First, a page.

Cite this as: T-C Yao, L-S Ou, W-I Lee, K-W Yeh, L-C Chen and J-L Huang , for the PATCH study group, Clinical & Experimental Allergy, 2011 (41) 556–564.
Background Fraction of exhaled nitric oxide (FeNO) as a biomarker of airway inflammation in children warrants better clarification.
Objective To identify the determinants of FeNO in children and assess the validity of FeNO as a discriminative tool for asthma, rhinitis or allergic sensitization in a population setting.
Methods Children aged 5–18 years (N=1717) were evaluated using online FeNO measurements, questionnaires, anthropometric measurements, pulmonary function tests and total and specific serum IgE.
Results FeNO levels were age-dependent, with an average increase of 7.4% per year of age. It decreased with increasing body mass index (BMI), estimated at 1.5% decrease per kg/m2. Children with allergic sensitization had elevated FeNO independent of allergic symptoms. In the combined analyses of asthma, rhinitis and allergic sensitization, elevated FeNO levels were confined mainly to children having allergic sensitization. After adjusting for allergic sensitization, a significant association between rhinitis and FeNO remained, but no such association was seen with asthma. The sensitivity, specificity, and positive (PPV) and negative predictive values (NPV) of FeNO at the optimum cut-off of 28 p.p.b. for diagnosing asthma were 64.3%, 69.9%, 8.8%, and 97.7%, respectively (area under the ROC curve [AUC] 0.67), and were slightly better for diagnosing allergic asthma: 70.0%, 70.4%, 9.0%, 98.3%, respectively (AUC 0.71). FeNO had modest accuracy in discriminating rhinitis with an AUC value of 0.70, and performed better in discriminating allergic rhinitis (AUC 0.78). FeNO was a robust discriminator of allergic sensitization independent of symptoms at a cut-off of 15.4 p.p.b. (AUC 0.80; sensitivity 72.2%; specificity 71.2%; PPV 76.9%; NPV 65.8%).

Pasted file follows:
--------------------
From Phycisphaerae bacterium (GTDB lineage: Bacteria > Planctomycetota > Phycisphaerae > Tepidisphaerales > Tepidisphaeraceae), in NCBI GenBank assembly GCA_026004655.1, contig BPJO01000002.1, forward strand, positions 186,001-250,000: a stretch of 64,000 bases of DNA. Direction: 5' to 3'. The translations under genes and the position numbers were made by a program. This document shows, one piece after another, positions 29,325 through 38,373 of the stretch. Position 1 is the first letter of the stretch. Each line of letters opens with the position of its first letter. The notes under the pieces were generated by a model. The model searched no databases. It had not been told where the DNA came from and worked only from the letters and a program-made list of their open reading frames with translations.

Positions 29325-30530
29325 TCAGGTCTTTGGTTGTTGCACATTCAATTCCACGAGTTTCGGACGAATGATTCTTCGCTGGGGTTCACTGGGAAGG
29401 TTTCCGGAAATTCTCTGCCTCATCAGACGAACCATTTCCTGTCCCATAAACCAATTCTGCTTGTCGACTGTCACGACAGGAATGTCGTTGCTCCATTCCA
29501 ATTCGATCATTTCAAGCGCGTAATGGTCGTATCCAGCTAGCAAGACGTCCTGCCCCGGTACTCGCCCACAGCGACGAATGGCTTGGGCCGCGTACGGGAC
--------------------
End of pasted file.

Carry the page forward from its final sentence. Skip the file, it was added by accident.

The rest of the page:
Conclusion and Clinical Relevance FeNO measurement discriminates children with and without allergic sensitization independent of allergic symptoms. On the other hand, low FeNO levels in children may help exclude allergic asthma but high levels may be caused by allergic sensitization, older age, rhinitis, and lower BMI, in addition to asthma.